Optimizing Amazon EMR clusters for cost and scale

with EC2 Spot Instances and Amazon EMR

Amazon EMR provides a managed Hadoop framework that makes it easy, fast, and cost-effective to process vast amounts of data across dynamically scalable Amazon EC2 instances. You can also run other popular distributed frameworks such as Apache Spark, HBase, Presto, and Flink in EMR, and interact with data in other AWS data stores such as Amazon S3 and Amazon DynamoDB. EMR Notebooks, based on the popular Jupyter Notebook, provide a development and collaboration environment for ad hoc querying and exploratory analysis. EMR securely and reliably handles a broad set of big data use cases, including log analysis, web indexing, data transformations (ETL), machine learning, financial analysis, scientific simulation, and bioinformatics.

Amazon EC2 Spot Instances offer spare compute capacity available in the AWS Cloud at steep discounts compared to On-Demand prices. EC2 can interrupt Spot Instances with two minutes of notification when EC2 needs the capacity back. You can use Spot Instances for various fault-tolerant and flexible applications. Some examples are analytics, containerized workloads, high-performance computing (HPC), stateless web servers, rendering, CI/CD, and other test and development workloads.

In this tutorial, you will learn how to launch your first Amazon EMR cluster on Amazon EC2 Spot Instances using the Create Cluster wizard. Running Amazon EMR on Spot Instances drastically reduces the cost of big data, allows for significantly higher compute capacity, and reduces the time to process large data sets.

About this Tutorial
Time 10-20 minutes      
Cost Free
Use Case Compute
Products Amazon EMR, EC2 Spot Instances
Level 200
Last Updated February 4, 2020

Step 1: Create cluster with advanced options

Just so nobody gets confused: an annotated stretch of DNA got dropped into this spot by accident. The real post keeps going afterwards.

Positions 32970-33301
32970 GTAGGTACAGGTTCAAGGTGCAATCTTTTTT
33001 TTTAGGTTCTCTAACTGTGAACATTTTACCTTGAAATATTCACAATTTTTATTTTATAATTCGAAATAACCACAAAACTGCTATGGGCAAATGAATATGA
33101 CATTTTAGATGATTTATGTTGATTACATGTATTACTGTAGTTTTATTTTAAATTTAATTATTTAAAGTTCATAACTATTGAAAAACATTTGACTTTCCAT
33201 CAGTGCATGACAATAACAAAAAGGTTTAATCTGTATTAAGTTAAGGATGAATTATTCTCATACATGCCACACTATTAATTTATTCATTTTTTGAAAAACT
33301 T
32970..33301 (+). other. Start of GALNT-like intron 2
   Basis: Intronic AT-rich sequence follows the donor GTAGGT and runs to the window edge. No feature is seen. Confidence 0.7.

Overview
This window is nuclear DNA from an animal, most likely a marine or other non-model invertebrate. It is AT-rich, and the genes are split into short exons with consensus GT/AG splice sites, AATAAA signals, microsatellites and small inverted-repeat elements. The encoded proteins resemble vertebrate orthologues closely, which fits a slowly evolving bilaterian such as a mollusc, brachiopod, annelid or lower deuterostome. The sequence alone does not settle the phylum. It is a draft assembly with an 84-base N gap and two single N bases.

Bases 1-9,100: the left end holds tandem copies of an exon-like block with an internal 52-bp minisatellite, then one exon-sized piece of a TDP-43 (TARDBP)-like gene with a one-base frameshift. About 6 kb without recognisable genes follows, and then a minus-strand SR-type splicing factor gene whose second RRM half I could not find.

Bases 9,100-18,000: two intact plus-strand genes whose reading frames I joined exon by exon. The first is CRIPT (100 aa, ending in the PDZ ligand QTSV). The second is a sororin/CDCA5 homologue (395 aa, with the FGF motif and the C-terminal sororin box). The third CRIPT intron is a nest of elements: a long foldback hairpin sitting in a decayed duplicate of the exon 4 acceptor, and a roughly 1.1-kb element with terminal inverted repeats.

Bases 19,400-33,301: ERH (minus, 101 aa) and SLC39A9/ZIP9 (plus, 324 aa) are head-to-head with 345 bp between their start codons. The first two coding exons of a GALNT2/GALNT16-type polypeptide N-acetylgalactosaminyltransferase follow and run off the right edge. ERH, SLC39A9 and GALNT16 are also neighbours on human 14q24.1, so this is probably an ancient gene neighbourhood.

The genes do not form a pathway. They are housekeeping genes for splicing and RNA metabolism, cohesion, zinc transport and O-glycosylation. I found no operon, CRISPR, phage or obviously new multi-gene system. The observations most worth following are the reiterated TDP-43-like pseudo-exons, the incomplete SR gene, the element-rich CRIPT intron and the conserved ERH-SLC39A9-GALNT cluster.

1.1 — Open a browser and navigate to Amazon EMR Console, alternatively you can search for EMR, or locate Amazon EMR under the Analytics section of the console landing page. If you already have an AWS account, login to the console. Otherwise, create a new AWS account to get started.

Already have an account? Log in to your account

1.2 — On the top right corner, select the region where you want to launch the Amazon EMR Cluster.

1.3 — Click on create cluster in the Amazon EMR window.

1.4 — Click on go to advanced options in the create cluster window.

Step 2: Configure cluster software & steps

2.1 — In the software configuration section, select the software required for your cluster or leave the default options to get started quickly.

2.2 — Optionally enter any required configuration information to connect with AWS Glue Data Catalog as well as any configuration files you would like to use while configuring your cluster’s software.

Leave the option use multiple master nodes to improve cluster availability disabled, as this option is not compatible with Instance Fleets, which we will configure in the follow steps.

2.3 — Optionally configure any steps you’d like your cluster to execute once provisioned, or skip this step to quickly demonstrate launching your cluster.

You can use Amazon EMR steps to submit work to the Spark framework installed on an EMR cluster. For more information, see steps in the Amazon EMR Management Guide. In the console and CLI, you do this using a Spark application step, which runs the spark-submit script as a step on your behalf. With the API, you use a step to invoke spark-submit using command-runner.jar.

2.4 — After a quick review of your software configuration you’re ready to move on to the next step and configure your clusters hardware.

Click next to continue.

Step 3: Configure instance fleets

3.1 — Select instance fleets under the instance group configuration section.

Instance Fleets will allow us to implement Instance Diversification, which is a key best-practice when leveraging EC2 Spot Instances. Instance Diversification allows you to use multiple instance types, ensuring that Amazon EMR can allocate all of the capacity needed for your cluster while automatically handling interruptions.

3.2 — Select the VPC and one or more subnets where you would like to deploy your Amazon EMR Cluster.

We recommend choosing more than one Availability Zone. Your cluster will still be deployed in a single Availability Zone, however selecting multiple Availability Zones allows Amazon EMR to look across all selected Availability Zones to deploy your cluster in the Availability Zone with the most EC2 Spot Capacity to run your cluster.

3.3 — Configure root device EBS volume size as needed, or leave it at the default to continue.